Personal Advice from Margaret Atwood: Tweet like a silly old woman by Matt Rees

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I’m in Dubai for the Emirates Airlines Festival of Literature. Normally festivals fly authors in for a day, we do our thing before the public, and then we’re packed off, wishing we had time to get to know the other writers. The Emirates Festival is very different: I’m here for a week.

A week in Dubai is long enough to see an entire new office block erected here. It’s also long enough to form friendships with other writers over the kind of book-talk that even the most well-read partner or friend will eventually grow sick of, if they aren’t writers. In the coming weeks I’ll be blogging about some of these writers, whose work in some cases I didn’t even know before the festival. In all cases they have proven to be warm, intelligent and open to new ideas.

I might even be tweeting about them. Because last night, after a cruise up the Dubai (manmade) Creek, I was chatting with Margaret Atwood. I had noted in an article about her that she has 100,000 followers on Twitter. As someone with…less of a tweeting profile, I asked her how I could get to such Twittering prominence.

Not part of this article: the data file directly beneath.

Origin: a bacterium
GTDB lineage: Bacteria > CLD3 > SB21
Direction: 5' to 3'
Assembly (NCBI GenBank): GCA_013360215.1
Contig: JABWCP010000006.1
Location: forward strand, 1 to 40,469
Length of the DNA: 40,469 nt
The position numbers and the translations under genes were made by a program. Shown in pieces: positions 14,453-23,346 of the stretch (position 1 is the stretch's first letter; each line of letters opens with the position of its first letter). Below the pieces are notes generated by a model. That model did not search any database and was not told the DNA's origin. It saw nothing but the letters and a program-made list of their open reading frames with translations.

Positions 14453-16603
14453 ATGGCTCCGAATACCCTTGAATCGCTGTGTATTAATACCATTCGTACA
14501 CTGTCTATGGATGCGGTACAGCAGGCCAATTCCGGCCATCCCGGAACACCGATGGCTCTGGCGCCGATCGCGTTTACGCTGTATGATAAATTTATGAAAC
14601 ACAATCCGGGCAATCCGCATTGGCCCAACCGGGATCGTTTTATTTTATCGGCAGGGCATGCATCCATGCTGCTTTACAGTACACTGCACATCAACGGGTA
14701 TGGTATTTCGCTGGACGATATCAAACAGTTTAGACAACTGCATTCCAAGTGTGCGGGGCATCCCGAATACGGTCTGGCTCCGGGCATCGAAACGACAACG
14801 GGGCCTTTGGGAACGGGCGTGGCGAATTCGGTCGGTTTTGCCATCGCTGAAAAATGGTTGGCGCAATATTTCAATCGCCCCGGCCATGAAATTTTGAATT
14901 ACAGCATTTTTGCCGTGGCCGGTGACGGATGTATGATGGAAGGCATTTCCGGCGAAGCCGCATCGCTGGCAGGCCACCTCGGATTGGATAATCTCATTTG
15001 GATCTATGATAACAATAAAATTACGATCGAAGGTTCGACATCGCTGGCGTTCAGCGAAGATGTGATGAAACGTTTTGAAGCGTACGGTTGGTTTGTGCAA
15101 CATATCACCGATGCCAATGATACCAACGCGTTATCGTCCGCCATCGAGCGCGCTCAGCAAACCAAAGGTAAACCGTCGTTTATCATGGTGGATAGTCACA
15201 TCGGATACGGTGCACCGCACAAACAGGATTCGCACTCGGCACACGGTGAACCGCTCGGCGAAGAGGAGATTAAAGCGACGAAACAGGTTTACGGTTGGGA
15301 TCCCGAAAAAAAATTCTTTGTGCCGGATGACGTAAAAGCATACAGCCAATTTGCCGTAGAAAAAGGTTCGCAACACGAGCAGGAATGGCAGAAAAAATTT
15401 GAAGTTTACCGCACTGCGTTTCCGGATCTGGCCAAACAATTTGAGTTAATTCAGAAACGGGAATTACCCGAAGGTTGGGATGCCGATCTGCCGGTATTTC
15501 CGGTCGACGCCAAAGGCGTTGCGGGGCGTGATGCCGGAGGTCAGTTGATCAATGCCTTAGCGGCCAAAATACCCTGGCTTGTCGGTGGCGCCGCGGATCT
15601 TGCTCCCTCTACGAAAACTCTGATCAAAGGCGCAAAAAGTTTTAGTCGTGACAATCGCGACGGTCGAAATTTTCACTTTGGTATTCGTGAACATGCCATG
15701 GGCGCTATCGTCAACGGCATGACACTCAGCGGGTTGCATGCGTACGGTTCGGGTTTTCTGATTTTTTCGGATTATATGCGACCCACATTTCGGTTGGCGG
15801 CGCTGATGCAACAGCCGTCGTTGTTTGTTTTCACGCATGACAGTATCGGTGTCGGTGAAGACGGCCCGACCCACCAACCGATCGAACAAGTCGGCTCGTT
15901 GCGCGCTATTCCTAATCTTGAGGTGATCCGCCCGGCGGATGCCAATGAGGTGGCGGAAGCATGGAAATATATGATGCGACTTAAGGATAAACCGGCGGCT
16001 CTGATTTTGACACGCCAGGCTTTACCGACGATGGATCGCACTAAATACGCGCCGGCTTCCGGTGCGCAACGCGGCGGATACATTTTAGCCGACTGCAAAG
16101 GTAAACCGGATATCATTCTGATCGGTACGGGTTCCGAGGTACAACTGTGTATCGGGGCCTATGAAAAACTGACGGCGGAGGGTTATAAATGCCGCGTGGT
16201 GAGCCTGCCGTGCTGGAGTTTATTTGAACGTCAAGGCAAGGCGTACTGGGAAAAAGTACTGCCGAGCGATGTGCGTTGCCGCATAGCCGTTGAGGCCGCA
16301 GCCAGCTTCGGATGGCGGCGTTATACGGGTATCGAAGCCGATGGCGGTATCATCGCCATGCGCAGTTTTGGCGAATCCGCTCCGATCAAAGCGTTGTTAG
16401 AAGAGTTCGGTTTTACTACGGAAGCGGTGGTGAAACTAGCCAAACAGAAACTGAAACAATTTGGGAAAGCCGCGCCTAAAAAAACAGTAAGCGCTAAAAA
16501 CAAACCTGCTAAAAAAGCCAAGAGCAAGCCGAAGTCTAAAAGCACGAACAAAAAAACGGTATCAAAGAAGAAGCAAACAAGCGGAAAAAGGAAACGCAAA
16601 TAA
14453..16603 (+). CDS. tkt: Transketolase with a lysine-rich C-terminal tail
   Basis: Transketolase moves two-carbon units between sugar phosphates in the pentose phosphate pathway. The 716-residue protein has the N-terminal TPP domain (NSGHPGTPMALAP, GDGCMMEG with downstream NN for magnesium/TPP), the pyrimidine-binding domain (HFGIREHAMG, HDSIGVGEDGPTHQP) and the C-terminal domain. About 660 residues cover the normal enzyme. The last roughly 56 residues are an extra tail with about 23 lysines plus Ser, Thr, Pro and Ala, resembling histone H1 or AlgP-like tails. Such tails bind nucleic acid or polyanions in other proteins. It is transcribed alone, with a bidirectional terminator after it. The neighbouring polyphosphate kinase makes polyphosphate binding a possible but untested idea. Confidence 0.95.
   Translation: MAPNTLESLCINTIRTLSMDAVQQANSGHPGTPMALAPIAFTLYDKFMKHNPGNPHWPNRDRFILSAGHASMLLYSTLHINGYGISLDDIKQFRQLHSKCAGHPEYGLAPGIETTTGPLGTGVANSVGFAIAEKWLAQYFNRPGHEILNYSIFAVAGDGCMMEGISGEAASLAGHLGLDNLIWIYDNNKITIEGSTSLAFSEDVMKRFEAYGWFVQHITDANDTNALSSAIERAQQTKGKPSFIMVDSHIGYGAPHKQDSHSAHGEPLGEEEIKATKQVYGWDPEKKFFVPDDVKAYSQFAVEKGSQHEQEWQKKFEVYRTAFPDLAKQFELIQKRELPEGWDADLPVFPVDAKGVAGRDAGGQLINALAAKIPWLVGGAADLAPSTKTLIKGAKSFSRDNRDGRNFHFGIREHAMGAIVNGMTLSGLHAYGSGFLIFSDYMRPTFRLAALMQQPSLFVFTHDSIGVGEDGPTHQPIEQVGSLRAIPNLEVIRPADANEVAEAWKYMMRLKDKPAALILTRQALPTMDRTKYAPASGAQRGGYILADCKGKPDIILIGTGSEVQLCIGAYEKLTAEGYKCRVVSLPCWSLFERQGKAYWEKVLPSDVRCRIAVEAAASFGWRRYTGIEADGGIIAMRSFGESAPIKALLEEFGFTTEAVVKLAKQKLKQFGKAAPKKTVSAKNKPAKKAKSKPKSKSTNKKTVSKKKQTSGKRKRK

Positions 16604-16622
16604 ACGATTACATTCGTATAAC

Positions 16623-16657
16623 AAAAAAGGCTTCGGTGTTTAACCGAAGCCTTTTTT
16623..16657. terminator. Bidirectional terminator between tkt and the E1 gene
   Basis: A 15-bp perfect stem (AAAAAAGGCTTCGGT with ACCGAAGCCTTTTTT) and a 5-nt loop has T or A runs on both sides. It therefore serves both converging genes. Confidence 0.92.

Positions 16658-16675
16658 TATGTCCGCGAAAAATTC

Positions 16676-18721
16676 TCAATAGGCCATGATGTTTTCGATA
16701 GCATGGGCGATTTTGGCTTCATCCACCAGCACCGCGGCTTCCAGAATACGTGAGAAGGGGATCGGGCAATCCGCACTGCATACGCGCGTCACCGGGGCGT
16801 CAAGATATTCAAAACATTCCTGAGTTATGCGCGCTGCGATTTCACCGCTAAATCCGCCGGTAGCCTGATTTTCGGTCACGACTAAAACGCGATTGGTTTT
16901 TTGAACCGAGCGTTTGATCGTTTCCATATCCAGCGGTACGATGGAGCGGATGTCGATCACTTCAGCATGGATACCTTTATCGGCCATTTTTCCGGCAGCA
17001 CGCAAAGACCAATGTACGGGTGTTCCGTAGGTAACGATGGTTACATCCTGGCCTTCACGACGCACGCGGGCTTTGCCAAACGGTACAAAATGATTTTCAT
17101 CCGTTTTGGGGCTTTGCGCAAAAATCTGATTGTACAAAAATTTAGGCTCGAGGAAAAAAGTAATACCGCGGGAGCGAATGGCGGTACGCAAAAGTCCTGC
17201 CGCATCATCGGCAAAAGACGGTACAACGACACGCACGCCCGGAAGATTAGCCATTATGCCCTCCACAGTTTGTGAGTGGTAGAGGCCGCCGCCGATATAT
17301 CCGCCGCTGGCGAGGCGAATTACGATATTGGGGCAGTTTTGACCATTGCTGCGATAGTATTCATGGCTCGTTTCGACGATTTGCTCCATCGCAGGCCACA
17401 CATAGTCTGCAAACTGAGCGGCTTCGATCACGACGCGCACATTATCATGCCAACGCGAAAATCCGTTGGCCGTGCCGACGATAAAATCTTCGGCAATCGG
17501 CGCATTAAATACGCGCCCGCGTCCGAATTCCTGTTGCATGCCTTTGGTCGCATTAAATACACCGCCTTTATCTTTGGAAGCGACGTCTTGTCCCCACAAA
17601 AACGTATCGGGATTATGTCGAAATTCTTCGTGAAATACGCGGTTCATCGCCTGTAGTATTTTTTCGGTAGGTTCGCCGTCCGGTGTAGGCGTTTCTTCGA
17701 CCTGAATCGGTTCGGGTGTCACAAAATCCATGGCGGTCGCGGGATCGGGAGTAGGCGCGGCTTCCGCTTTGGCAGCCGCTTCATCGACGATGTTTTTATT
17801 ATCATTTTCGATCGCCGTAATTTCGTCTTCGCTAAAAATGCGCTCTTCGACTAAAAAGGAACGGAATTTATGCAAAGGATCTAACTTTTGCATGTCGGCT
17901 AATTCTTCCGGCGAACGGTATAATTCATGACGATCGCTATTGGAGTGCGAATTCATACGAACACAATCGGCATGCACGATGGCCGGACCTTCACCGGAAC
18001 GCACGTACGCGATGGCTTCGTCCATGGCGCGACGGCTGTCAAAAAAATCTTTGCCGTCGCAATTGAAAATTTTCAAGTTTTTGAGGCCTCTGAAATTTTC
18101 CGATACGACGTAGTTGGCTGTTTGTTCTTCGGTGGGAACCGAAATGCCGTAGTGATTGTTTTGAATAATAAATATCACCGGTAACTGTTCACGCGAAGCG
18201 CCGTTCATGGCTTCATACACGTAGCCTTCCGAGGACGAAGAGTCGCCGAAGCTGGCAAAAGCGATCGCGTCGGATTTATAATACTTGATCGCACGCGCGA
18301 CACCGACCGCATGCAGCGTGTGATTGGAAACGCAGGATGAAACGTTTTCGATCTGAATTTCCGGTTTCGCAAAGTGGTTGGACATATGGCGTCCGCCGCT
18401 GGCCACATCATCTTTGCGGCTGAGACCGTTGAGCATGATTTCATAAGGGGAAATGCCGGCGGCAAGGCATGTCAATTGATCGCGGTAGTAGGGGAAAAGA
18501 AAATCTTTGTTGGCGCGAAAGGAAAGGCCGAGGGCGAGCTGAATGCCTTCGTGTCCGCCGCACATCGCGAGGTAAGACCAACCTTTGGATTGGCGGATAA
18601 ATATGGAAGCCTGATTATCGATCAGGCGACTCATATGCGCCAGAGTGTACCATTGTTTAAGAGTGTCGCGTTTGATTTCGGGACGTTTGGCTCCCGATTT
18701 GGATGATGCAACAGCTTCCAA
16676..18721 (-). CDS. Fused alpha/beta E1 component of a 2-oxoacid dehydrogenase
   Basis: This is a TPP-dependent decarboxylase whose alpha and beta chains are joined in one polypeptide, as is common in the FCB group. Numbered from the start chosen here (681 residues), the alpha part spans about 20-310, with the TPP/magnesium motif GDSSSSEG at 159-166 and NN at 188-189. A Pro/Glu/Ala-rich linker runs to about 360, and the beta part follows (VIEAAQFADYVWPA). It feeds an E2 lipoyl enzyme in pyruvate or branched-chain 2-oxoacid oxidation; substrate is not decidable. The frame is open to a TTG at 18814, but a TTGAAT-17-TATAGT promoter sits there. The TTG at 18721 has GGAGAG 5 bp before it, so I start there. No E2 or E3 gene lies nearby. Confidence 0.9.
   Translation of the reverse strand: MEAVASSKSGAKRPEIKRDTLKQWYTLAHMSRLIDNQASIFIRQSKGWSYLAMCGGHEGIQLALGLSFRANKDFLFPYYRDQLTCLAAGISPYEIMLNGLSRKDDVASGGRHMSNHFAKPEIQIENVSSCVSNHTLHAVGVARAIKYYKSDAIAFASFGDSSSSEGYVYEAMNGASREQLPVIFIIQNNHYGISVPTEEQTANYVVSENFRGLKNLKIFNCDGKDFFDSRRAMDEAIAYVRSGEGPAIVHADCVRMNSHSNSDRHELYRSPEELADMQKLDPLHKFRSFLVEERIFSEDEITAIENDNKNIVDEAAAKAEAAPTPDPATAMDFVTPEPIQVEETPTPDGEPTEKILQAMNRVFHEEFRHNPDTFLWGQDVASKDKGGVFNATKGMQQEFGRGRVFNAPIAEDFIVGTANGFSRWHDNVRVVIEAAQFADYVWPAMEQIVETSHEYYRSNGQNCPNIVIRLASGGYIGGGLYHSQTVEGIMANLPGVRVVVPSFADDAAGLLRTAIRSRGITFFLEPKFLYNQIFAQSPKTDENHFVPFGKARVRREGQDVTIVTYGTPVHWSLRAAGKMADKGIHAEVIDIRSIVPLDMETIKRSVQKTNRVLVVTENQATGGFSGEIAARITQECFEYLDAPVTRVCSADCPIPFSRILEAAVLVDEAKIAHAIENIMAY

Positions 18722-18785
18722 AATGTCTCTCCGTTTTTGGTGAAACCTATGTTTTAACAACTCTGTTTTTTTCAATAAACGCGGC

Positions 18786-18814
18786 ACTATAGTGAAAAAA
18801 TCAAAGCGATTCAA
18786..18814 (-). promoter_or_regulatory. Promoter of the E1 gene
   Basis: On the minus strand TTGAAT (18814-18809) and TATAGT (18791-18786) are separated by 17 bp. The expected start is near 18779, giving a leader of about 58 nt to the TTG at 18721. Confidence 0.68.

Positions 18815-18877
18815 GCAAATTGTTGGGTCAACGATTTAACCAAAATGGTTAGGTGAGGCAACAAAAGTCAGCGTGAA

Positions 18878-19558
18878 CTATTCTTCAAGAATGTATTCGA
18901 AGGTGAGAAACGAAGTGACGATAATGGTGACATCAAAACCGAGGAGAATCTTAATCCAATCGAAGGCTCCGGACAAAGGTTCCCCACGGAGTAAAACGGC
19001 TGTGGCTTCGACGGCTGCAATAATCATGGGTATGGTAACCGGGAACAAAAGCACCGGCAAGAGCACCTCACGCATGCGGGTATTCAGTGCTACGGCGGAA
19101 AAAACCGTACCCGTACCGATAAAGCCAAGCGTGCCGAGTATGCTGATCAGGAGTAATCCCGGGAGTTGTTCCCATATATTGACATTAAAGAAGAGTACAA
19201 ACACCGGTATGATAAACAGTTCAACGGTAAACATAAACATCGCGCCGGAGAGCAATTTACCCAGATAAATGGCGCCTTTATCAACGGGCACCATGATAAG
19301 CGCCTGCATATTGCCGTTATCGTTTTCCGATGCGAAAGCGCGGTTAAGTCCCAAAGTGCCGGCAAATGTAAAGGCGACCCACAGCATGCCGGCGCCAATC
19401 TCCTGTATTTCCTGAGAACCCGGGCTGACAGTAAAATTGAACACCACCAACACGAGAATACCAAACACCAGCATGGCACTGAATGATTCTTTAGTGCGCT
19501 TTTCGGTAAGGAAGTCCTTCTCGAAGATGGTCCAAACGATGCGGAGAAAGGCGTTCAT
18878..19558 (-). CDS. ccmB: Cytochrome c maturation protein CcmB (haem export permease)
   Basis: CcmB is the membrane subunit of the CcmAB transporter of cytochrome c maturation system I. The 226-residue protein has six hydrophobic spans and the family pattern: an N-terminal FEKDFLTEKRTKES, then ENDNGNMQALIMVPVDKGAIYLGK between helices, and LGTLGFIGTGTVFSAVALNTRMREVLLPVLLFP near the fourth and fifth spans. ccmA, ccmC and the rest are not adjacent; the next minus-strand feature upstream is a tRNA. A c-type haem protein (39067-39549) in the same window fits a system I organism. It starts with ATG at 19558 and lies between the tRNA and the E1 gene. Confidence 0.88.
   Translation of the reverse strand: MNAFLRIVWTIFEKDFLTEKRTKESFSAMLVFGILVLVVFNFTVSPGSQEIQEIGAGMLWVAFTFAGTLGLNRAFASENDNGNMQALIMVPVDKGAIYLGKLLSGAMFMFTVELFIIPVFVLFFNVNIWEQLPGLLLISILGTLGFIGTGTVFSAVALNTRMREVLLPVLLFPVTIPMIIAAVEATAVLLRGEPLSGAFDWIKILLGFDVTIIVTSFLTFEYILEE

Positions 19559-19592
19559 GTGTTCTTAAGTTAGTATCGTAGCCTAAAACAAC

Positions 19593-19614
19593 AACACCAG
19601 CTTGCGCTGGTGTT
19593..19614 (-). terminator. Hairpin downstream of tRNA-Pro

“Pretend to be a silly old woman,” she said.

I was sure she wasn’t referring to herself. She’s 71, but silly she most certainly is not. Nonetheless, I said: “I can do that.”

“The question is, whether you want to be seen as silly or serious,” she responded.

“The point is to get 100,000 followers. Is silly or serious best?”

“But what do you want to do with them?”

100,000 followers? Surely at least a few of them would send me all their money. Or some soiled, sexy underwear. No, stick with what’s important. “Well, I want to persuade them to read my books.”

“Aaaah,” Margaret said, with the air of someone who’s heard that before. She wagged her finger and said, “Weeeellll….” She went on to explain that while she might get some of her 100,000 followers to buy my books, I would have to re-tweet an awful lot of other people’s online tat before I got enough followers to exert my svengali-like influence over them in the direction of my books. The problem is, I don’t read all that online stuff so how would I retweet it. Unless of course, I retweet things blind… But that would be silly.

In fact, I fear that if I were to tweet and retweet, I might turn into a silly old woman rather quickly. Gossiping, lacking concentration, easily offended. (That, at least, is what silly old women were like where I come from. I apologise if you have a different experience of them.)

I should add that not all old women are silly. Which is why not all old women tweet. Or perhaps they aren’t silly because they don’t tweet.

I’d better call an end to this. It’s silly.

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